Berkeleyside picks the best books of 2018

Two Berkeleyside editors offer their picks of the best books they read in 2018. Photo: Creative Commons

Berkeleyside’s editors are a bookish bunch. Breaking news takes precedence, of course, but they fit in reading when they can. Frances Dinkelspiel and Lance Knobel take an end-of-the-year look at the books that they most enjoyed in 2018.

Frances Dinkelspiel

For much of the past six months, when people ask which books I recommend, two immediately come to mind: Educated by Tara Westover and Bad Blood: Secrets and Lies in a Silicon Valley Startup by John Carreyrou. And in drawing up the list of my five favorite books of the year, they are still on top. Not only do they reveal fascinating aspects of modern American culture, but they are also both well written and a joy to read.

I am not alone in naming Educated a best book of the year. The New York Times picked it as one of its top 10 books and Amazon selected the memoir as its #1 pick of the year. Westover’s tale of her fundamentalist (but not polygamous) survivalist Mormon family is gripping. Westover grew up in Idaho with a father who ran a scrap business and a mother who was a midwife and famous herbalist. Her parents did not believe in sending their children to school, and the homeschooling Westover and her siblings received was perfunctory at best. Instead, they labored in the scrap yard in the summers and mixed tinctures in the winter. The family never saw a doctor, even though the children regularly suffered serious injuries from the scrap yard. Westover did not step foot into a classroom until she was 17, but, interestingly, she and two of her siblings went on to get PhDs while her other brothers and sisters did not complete high school. The book describes the tyranny and love of Westover’s family and how she managed to forge her own path. Westover paid a high price for her independence though.  Her parents and some of her siblings no longer talk to her.

The other book that I still think about is Bad Blood, Wall Street Journal reporter John Carreyrou’s devasting exposé of Theranos, a company started by a 19-year-old Stanford dropout named Elizabeth Holmes. She claimed to have disrupted blood testing by developing a process that used just a single drop of blood to get medical readings. A striking blonde who wore black turtlenecks in imitation of Steve Jobs, Holmes wooed companies like Walgreens to invest tens of millions into the unproven technology. When people came to the Theranos campus they were escorted through fake labs that churned out quick, canned results that “proved” the technology worked. Holmes also convinced people like Defense Secretary Jim Mattis, and former Secretaries of State George Schulz and Henry Kissinger, to join the Theranos board. For a time, everyone wanted a piece of Theranos and Holmes, who was celebrated in fawning media accounts as one of the few female tech billionaires. Of course, in large part because of Carreyou’s reporting, the sham came crashing down. This is a page-turner about Silicon Valley hubris.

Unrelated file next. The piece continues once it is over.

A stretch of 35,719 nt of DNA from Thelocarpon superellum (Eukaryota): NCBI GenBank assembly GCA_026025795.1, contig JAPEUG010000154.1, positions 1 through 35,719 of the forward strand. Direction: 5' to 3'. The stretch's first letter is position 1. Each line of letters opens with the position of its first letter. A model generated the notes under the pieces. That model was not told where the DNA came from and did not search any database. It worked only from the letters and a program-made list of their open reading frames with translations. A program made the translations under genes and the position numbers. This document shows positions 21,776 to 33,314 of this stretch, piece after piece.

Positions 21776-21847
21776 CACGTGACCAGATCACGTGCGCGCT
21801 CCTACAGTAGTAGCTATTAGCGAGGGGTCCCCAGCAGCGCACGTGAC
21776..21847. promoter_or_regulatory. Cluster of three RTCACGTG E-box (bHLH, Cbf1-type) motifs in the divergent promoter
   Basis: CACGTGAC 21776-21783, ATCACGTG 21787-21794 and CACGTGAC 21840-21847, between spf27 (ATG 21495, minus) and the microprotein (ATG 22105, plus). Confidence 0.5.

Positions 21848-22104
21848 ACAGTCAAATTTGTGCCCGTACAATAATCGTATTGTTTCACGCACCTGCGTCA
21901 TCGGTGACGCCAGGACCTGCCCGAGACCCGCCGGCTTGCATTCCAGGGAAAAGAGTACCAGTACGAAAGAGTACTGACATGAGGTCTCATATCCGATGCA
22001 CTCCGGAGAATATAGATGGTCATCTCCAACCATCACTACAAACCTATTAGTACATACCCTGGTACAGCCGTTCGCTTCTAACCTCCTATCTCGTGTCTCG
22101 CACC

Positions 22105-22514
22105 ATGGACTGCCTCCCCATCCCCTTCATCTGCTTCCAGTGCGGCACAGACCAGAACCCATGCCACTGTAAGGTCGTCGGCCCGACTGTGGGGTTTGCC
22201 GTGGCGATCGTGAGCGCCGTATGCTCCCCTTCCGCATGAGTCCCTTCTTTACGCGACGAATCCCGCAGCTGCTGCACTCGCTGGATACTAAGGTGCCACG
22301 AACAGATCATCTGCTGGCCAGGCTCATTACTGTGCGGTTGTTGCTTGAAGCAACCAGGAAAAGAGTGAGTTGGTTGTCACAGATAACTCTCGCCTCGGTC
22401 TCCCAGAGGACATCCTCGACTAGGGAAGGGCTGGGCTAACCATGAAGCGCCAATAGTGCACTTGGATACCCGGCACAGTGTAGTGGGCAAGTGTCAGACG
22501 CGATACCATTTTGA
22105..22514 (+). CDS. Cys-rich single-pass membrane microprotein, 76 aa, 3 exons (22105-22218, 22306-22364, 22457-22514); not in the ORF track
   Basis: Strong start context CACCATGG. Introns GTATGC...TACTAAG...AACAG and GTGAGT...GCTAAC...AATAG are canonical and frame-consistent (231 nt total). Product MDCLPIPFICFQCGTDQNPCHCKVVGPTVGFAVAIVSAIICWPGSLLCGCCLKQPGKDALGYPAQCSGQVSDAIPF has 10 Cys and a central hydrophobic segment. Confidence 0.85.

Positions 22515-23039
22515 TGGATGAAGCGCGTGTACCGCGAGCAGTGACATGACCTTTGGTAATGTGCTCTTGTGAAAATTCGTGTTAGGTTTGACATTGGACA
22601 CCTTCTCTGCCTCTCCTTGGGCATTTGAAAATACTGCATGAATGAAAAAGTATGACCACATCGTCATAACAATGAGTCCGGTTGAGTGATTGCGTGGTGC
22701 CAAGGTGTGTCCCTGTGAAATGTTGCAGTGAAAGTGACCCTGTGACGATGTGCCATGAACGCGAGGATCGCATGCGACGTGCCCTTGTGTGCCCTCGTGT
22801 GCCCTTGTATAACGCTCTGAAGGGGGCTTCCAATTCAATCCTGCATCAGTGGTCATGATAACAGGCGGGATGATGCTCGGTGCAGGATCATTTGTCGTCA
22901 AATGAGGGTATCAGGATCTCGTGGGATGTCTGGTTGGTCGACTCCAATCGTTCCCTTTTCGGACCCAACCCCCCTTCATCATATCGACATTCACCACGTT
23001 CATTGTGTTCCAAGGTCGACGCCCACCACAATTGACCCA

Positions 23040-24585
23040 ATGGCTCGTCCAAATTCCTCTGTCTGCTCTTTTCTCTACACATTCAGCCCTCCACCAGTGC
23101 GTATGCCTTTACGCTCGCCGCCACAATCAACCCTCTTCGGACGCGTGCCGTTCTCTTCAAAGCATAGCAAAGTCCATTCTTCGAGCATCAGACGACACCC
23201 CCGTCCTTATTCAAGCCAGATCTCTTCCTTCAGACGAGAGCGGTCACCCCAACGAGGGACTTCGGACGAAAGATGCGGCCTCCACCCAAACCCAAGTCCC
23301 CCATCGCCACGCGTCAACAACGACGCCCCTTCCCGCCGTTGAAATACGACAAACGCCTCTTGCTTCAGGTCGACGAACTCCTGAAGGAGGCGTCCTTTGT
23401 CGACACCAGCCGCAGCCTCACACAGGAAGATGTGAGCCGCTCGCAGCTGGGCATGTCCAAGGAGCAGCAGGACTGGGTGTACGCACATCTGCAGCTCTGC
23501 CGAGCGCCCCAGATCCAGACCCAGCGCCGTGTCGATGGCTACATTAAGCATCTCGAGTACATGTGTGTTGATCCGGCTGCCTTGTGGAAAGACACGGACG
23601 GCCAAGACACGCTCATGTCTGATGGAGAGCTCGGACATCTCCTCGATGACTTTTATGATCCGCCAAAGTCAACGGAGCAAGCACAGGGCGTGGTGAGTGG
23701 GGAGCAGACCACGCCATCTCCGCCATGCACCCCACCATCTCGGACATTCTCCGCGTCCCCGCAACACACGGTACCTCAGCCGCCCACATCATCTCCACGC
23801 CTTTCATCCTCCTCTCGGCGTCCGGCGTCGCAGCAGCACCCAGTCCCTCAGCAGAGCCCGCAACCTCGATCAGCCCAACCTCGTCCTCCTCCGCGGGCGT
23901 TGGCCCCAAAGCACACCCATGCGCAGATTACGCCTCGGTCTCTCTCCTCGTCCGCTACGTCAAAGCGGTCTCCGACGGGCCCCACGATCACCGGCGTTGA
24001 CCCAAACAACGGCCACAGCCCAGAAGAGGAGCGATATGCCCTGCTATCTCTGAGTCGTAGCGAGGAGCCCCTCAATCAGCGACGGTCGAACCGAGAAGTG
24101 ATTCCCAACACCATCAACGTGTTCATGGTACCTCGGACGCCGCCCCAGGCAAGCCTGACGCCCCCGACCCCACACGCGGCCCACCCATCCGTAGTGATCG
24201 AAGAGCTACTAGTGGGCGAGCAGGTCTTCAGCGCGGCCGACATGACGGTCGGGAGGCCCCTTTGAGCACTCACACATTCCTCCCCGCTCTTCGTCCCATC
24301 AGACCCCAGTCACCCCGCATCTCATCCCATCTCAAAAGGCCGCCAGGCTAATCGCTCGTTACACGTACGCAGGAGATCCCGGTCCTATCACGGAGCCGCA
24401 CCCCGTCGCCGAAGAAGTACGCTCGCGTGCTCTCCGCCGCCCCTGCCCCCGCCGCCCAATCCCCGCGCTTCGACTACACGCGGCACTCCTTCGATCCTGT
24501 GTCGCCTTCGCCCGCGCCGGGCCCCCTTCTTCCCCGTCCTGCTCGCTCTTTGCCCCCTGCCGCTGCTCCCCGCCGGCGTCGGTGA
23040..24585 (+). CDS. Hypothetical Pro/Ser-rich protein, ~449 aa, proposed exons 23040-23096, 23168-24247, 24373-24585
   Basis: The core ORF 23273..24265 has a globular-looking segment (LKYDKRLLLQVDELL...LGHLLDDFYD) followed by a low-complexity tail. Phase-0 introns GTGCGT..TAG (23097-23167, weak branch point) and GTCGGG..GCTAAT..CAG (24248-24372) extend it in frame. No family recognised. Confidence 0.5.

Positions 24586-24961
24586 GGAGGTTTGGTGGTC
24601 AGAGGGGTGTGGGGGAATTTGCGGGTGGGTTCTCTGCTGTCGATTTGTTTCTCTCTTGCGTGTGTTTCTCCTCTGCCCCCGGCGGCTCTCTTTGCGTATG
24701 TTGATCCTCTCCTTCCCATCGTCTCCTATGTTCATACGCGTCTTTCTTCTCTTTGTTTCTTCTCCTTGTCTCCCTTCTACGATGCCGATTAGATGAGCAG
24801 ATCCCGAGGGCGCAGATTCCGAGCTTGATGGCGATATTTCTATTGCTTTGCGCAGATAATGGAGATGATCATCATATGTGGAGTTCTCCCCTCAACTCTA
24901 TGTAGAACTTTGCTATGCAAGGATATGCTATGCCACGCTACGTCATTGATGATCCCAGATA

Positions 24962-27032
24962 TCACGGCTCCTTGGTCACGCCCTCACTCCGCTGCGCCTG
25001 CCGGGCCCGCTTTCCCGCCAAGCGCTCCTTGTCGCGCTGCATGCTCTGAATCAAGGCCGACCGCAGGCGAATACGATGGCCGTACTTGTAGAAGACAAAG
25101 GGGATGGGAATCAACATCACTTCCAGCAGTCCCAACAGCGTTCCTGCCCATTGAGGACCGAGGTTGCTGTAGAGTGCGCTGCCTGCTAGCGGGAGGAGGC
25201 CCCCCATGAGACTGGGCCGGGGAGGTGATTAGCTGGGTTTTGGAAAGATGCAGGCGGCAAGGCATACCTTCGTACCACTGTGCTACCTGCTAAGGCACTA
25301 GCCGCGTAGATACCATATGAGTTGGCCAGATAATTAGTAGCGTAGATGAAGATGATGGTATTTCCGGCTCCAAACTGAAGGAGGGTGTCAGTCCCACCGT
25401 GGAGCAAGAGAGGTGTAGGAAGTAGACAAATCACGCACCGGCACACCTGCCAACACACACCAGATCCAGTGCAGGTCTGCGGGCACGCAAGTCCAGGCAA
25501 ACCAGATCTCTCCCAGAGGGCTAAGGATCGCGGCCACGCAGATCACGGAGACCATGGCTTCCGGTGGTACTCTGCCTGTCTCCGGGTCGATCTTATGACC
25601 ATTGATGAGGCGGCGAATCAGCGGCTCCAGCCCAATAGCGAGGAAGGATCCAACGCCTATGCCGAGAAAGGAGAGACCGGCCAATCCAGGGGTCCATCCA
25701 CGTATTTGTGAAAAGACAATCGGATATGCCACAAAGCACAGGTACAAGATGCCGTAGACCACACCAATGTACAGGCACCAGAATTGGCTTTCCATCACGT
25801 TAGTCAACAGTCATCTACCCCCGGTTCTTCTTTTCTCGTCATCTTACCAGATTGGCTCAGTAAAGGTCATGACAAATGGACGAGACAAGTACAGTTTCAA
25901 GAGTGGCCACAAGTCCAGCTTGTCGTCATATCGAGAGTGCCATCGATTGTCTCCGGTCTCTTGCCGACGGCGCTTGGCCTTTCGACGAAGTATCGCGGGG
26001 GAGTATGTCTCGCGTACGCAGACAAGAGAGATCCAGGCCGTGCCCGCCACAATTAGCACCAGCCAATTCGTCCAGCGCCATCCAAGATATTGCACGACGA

As a young girl, I grew up reading Laura Ingalls Wilder’s books. I read them so many times and loved them so much that I secretly thought I was Laura. I planned to name one of my daughter’s Laura. Well, Carolyn Fraser’s Pulitzer-Prize winning biography of Wilder, which also provides a lot of information about her daughter, Rose Wilder Lane, stripped away some of my love for the children’s author, but gave me new insight into some of the themes promoted in the “Little House” series. Fraser is an independent historian, which means she has no university affiliation, which is another reason I admire Prairie Fires: The American Dreams of Laura Ingalls Wilder so much. Fraser reveals the violent history and racism behind Wilder’s series on the settling of the American West, such as how the Ingalls’ homestead was built on land stolen from Native Americans. She writes about how false advertising about the fertility of the land in the Dakotas lured many settlers, which was one reason  “Pa,” or Charles Ingalls, had to to do more than farm to eke out a living. Fraser also describes how the Little House books extoll self-reliance, a reflection of Wilder’s libertarianism. Fraser points out the hypocrisy of Wilder’s stance, as she and her family benefited from government assistance through homesteading laws and handouts during difficult times. Prairie Fires reveals the complexity and occasional misguidedness of an American icon.